When I write, I often begin sentences with "and." But when I edit other people's writing, I usually delete those "ands."
When I edit feature articles, I don't change "like" to "such as." But when I edit advertorial articles, I do.
I often point out that sources like "Webster's New World College Dictionary" say it's fine to use the word "healthy" as a synonym for "healthful," meaning "promoting good health." Yet I applaud the Los Angeles Times' habit of frequently opting for the more conservative "healthful" in its weekly Health section.
In fact, there are lots of language precepts that I might follow on a Monday, but disregard entirely on a Tuesday. Does that make me two-faced? Hypocritical? Fickle? Does it mean I have a congenital inability to remember grammar rules? No, it just means that I'm taking into account one of the most important guidelines of all: context.
A reader seeing the same wording in two different publications might interpret it very differently. A usage that appears in a free small-town newspaper might be perceived as an error while the same usage appearing in a large, respected publication could be assumed to be a conscious choice. New York Times editors are more likely to be aware of the healthy-vs.-healthful issue than the copy editors at the Polukaville Post.
So, when I write and especially when I edit, I try to keep this in mind.
Here are some of the issues I consider on a case-by-case basis.
A lot of people say that "like" can't mean "such as" or "for instance." According to these folks, "like" means "similar to." So if you say, "I enjoy activities like hiking," you're saying that you don't enjoy hiking but you may enjoy walking on flat surfaces or perhaps just hanging out in the woods. This isn't true. The "Webster's New World" and "American Heritage" dictionaries say "like" can mean "as for example." So I leave it in most articles I edit, with the exception of advertorial and marketing pieces. Marketing writers don't get the same respect as people who write without a sales goal in mind. So I try to spare them the unkind assumptions some readers would make if they saw a "like" standing in for "such as."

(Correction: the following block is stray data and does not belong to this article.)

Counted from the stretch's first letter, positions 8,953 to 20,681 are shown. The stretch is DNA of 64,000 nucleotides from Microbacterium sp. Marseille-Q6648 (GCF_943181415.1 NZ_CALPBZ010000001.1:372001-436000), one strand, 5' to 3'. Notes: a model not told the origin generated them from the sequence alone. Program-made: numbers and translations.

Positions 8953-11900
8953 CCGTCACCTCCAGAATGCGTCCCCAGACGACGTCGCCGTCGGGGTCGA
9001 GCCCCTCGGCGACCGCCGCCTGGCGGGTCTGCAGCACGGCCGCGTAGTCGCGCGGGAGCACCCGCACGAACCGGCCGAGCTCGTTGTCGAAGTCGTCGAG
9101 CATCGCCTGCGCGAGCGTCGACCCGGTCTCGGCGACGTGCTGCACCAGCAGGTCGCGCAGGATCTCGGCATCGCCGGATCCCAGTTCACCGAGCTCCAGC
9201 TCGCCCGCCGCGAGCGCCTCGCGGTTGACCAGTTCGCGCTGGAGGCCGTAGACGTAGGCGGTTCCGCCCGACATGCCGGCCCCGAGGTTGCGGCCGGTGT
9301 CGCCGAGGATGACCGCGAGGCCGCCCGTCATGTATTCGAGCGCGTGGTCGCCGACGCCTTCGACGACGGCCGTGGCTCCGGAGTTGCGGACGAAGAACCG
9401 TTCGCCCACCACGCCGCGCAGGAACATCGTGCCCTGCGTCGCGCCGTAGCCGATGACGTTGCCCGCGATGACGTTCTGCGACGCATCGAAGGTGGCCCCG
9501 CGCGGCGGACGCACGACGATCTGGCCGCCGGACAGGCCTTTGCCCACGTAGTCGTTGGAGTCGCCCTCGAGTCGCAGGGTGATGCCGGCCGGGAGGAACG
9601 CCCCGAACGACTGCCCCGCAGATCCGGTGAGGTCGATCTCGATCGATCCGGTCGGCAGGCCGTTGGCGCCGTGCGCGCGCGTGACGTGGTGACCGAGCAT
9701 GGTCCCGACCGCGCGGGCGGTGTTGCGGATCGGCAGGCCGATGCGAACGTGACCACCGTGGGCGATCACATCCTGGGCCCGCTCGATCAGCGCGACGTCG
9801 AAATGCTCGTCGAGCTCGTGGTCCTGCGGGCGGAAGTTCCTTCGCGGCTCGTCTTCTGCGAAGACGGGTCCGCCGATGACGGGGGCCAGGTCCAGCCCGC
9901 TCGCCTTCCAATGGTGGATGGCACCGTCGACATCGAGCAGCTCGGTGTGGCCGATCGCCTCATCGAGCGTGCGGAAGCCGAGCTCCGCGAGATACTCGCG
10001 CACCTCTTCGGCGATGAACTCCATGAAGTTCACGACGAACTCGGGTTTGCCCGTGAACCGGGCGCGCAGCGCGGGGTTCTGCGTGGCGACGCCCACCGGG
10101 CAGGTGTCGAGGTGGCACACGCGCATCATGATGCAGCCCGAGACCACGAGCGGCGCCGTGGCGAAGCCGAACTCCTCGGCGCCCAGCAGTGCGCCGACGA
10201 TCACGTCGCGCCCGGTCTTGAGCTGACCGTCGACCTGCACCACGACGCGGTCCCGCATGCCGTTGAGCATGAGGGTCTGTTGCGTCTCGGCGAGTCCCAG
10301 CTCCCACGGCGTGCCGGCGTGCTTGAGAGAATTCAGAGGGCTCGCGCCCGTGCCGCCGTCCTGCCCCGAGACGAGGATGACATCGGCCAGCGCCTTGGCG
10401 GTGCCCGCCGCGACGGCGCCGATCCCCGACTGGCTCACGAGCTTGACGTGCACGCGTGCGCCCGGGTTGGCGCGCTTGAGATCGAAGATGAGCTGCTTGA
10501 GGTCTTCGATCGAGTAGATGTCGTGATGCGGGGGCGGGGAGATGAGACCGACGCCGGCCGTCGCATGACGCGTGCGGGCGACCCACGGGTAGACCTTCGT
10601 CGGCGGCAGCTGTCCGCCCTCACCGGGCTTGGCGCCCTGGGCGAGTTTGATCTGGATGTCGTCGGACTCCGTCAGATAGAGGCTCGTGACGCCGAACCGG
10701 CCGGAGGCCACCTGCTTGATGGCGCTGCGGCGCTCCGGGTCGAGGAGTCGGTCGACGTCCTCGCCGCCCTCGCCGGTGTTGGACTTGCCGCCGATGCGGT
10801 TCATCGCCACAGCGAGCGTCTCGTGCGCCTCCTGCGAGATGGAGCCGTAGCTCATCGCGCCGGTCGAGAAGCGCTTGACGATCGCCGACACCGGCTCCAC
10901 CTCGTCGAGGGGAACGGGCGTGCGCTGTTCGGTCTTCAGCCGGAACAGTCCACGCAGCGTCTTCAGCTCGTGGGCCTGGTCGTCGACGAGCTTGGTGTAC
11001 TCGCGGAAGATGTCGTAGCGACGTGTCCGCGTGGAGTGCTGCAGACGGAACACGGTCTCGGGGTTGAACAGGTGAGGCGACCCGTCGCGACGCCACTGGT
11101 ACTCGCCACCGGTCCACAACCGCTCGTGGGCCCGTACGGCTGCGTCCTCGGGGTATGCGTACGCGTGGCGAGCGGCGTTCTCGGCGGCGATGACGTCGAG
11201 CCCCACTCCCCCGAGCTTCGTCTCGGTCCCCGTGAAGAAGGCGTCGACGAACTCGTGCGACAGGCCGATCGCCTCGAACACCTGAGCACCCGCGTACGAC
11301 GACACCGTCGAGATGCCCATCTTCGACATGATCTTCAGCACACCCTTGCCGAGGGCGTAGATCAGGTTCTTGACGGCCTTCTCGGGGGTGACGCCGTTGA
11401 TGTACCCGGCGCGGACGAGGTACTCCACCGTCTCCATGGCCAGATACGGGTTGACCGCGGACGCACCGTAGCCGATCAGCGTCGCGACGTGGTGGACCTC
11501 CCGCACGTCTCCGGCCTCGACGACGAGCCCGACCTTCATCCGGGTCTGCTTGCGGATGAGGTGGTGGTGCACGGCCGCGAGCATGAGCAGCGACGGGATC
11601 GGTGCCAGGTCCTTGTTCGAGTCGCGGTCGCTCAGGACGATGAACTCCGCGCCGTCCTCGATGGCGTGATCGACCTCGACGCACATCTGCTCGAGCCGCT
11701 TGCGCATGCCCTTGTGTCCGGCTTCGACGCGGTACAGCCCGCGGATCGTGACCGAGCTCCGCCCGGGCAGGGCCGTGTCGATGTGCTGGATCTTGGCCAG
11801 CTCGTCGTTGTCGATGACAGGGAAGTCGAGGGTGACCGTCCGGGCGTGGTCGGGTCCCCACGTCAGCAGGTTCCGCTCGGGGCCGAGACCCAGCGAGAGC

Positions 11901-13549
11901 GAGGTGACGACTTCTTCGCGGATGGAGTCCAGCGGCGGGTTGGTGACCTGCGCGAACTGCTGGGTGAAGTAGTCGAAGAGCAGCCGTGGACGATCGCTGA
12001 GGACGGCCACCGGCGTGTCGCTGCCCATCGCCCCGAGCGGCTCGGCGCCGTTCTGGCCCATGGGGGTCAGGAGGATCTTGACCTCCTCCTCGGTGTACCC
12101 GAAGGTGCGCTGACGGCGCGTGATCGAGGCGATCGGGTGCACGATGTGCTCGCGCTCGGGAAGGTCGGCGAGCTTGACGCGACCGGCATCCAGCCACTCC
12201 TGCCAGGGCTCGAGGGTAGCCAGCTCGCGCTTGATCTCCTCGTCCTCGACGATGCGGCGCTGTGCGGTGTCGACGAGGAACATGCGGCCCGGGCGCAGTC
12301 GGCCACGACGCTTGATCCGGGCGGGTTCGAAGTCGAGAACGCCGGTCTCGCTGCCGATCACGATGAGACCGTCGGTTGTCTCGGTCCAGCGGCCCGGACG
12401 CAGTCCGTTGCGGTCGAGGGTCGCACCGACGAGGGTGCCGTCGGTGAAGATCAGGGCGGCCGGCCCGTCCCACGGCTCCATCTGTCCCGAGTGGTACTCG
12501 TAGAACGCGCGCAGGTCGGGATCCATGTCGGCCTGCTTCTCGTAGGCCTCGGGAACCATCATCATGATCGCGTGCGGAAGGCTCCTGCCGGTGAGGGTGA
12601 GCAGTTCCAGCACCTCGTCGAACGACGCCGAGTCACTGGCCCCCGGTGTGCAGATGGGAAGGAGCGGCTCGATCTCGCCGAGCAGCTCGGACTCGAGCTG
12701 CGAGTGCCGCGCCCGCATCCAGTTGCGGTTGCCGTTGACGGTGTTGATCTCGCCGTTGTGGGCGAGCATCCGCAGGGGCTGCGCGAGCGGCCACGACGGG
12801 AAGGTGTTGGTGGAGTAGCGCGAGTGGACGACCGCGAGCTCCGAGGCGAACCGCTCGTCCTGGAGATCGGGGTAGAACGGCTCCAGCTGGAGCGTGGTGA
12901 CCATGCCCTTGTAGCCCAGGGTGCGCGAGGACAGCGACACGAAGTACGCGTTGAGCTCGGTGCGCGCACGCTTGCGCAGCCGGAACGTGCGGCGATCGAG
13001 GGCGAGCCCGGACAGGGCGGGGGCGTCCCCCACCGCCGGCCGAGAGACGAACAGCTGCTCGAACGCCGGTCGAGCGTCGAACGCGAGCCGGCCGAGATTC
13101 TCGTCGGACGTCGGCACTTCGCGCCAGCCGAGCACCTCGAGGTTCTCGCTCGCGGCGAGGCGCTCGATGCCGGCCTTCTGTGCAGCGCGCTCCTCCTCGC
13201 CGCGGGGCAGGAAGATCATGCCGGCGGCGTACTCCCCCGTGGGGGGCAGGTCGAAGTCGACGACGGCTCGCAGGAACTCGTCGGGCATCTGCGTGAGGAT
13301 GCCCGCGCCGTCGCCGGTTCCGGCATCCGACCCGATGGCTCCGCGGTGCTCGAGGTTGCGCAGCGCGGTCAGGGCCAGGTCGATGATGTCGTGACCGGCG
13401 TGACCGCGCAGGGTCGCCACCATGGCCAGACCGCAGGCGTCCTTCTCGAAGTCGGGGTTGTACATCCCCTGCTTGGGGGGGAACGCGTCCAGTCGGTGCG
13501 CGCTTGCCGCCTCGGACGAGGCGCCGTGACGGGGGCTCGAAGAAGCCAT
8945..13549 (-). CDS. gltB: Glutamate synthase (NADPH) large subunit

Many people think that "over" refers only to physical proximity: The cow jumped over the moon. They say it can't mean "more than," as in, "Joe makes over $50 an hour." Many dictionaries disagree. But a lot of people would say that "over" sounds less formal. So while I would usually leave this "over" in a breezy feature article, I might change it to "more than" in a more serious piece.
Ditto that for "under" in place of "less than."
"While" used as a synonym of "though" or "although" is a big peeve of readers who believe that it means only "during the period that." For example: While you were out, Mary slept. So some say it's wrong to write, "While he's good at math, Joe is also good at geography."
Usage guides say that's just superstition. But I like it anyway. Why use a word that could momentarily confuse a reader, making it appear that you're talking about a time span, when choosing "although" or "though" could make your meaning clear from the start?
A lot of people think this "and" at the beginning of a sentence is wrong. It's not. But in newspaper writing, where economy of words is king, it can be a waste of space. That's why I often take it out.
There are other language issues I consider on a case-by-case basis, and they all lead to the same conclusion: Context counts.
JUNE CASAGRANDE is author of "It Was the Best of Sentences, It Was the Worst of Sentences." She can be reached at JuneTCN@aol.com.